Abel Da Silva and Eric O'Brien Each Sentenced to 27 Months in Jail for Breaching Ontario Securities Act

TORONTO, Nov. 16, 2011 /CNW/ - Justice Joseph Kenkel of the Ontario Court of Justice yesterday sentenced Abel Da Silva and Eric O'Brien each to a total of 27 months in jail for fraud, trading in securities without registration and trading in securities without a prospectus.

Justice Kenkel sentenced Da Silva and O'Brien to 18 months in jail for their roles in running a "boiler room" operation involving shares of Shallow Oil and Gas Inc. Consecutive sentences of nine months each were also imposed for breaches of temporary cease trade orders made by the Ontario Securities Commission.  Da Silva was also sentenced to one day in jail for each of two counts of misleading Staff of the Commission, to be served concurrently.

"This case demonstrates that we will go after significant jail sentences for individuals who abuse Ontario investors and treat Commission orders with impunity," said Tom Atkinson, OSC Director, Enforcement.

The sentencing yesterday follows the guilty finding by Justice Kenkel on May 18, 2011 for Da Silva, O'Brien, Abraham Grossman and Shallow Oil and Gas Inc.  Each were found guilty on several counts of breaching the Securities Act (Ontario), including fraud, in relation to the boiler room operation.

The Commission initially laid quasi-criminal charges against Da Silva, O'Brien, Grossman and Shallow Oil and Gas Inc. on June 12, 2008.  The boiler room operation started in the fall of 2007 and was terminated in January 2008 when the Commission executed a search warrant at the Shallow Oil and Gas Inc. office in Markham, Ontario. At the time of the raid, the defendants were actively soliciting investors across Canada using high pressure sales tactics along with false and misleading information. They had raised approximately $250,000 before the Commission shut down the operation.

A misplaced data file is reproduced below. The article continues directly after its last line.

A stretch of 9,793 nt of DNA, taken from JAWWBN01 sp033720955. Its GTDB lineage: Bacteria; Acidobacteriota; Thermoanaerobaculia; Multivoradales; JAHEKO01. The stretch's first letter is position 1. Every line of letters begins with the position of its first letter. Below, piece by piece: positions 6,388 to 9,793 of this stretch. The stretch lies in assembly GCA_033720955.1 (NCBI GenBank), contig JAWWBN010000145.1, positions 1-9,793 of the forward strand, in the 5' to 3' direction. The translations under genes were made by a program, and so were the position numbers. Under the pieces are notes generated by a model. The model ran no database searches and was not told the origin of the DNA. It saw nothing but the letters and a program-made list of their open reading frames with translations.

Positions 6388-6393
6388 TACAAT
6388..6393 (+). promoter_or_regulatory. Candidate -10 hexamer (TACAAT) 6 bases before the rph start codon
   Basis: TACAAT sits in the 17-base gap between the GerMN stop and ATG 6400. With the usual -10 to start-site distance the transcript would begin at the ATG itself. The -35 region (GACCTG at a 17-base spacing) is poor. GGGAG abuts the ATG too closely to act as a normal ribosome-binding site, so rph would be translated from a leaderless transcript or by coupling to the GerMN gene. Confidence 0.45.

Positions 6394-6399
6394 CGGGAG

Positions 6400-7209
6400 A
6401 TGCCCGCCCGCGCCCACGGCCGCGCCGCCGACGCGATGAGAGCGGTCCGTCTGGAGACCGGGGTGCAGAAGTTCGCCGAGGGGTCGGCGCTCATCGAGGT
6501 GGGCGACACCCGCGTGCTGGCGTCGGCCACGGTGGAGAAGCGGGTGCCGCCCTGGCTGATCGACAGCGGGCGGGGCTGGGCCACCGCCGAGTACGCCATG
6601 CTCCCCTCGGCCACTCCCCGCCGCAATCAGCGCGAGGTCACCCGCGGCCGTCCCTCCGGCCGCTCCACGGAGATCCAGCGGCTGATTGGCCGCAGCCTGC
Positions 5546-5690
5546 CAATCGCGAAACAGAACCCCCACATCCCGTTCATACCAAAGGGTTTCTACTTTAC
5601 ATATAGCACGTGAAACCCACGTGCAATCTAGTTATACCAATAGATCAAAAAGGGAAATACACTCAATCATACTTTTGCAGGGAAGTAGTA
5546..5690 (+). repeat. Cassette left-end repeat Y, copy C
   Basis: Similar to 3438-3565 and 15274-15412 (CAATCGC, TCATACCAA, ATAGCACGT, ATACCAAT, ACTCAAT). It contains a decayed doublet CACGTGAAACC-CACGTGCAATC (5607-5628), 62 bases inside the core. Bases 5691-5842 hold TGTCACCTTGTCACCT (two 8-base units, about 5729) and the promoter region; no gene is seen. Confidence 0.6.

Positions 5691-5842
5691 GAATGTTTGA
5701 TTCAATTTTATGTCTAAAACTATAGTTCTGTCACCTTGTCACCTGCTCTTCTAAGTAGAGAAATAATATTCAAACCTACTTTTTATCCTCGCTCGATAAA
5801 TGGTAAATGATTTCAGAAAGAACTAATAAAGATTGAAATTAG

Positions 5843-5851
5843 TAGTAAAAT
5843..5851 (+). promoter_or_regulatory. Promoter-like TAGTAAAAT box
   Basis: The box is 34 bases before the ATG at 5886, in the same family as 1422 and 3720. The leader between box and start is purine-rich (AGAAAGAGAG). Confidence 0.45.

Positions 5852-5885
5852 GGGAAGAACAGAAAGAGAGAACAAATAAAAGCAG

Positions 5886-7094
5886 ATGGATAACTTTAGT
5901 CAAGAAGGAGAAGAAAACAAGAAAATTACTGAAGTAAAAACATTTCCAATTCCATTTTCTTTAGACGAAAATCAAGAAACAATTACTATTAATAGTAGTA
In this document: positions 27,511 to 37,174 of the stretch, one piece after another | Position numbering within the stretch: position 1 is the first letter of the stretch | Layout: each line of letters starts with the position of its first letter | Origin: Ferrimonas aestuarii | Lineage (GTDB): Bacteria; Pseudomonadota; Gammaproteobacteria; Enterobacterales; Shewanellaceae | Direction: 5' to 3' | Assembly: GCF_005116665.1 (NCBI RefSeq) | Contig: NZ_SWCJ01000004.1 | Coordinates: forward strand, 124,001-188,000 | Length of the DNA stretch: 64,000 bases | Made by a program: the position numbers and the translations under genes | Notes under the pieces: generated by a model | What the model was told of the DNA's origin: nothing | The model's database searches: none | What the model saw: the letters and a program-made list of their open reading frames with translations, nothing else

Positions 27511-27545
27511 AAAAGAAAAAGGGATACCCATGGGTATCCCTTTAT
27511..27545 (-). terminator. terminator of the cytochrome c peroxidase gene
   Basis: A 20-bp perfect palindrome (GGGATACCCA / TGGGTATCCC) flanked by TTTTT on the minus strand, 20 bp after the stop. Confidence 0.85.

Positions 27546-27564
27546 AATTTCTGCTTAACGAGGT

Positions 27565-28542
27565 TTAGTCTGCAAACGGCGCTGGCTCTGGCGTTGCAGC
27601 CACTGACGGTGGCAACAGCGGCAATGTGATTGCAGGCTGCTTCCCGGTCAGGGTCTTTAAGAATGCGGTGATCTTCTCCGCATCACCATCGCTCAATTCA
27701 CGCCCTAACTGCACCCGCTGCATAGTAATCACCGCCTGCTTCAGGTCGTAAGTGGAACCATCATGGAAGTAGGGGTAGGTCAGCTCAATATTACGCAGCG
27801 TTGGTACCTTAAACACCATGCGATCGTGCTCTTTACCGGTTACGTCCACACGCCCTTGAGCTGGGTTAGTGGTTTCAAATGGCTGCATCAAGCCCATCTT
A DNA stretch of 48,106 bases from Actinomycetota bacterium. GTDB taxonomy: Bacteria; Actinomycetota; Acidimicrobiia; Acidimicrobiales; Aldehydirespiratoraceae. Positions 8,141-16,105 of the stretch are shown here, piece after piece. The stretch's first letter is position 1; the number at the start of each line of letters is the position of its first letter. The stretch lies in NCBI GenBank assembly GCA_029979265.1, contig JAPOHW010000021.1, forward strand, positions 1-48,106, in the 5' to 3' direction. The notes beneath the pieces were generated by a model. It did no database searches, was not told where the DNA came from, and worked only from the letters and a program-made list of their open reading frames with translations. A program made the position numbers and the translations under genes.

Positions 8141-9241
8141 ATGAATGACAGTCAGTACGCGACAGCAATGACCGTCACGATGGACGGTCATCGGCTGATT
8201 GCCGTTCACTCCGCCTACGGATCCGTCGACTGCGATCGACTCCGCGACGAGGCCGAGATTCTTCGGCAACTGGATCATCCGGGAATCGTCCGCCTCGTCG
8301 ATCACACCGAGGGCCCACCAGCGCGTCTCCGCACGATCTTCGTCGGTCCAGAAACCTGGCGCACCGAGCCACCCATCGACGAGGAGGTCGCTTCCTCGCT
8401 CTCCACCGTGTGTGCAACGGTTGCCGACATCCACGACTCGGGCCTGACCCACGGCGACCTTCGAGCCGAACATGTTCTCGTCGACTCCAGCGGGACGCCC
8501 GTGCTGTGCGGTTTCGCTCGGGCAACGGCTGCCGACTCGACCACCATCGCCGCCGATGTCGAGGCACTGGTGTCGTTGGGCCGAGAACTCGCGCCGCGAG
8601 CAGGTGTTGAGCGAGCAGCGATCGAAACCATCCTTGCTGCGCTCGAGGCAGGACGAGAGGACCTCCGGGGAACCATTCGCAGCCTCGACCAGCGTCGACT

Da Silva, O'Brien and Grossman continue to be subject to a cease trade order prohibiting them from trading in securities. The cease trade order was first made by the Commission on January 16, 2008 in relation to this matter. The cease trade order and other documents related to this matter are available at www.osc.gov.on.ca.

Under section 122 of the Act, the Commission has the authority to lay quasi-criminal charges against individuals or companies in the Ontario Court of Justice for alleged violations of the Act. Quasi-criminal means that a jail term is a possible sanction if a defendant is convicted of a violation of the Act. The Commission pursues cases in court in order to seek sanctions and penalties that send a strong message of deterrence to those who try to exploit investors.

The mandate of the Commission is to provide protection to investors from unfair, improper or fraudulent practices and to foster fair and efficient capital markets and confidence in capital markets. Investors are urged to check the registration of any person or company offering an investment opportunity and to review the Commission's investor materials available at www.osc.gov.on.ca

SOURCE Ontario Securities Commission

For further information:

For Media Inquiries:  Wendy Dey
  Director, Communications & Public Affairs
  Carolyn Shaw-Rimmington
  Manager, Public Affairs
  Dylan Rae
  Media Relations Specialist
For Investor Inquiries:     OSC Contact Centre
  1-877-785-1555 (Toll Free)


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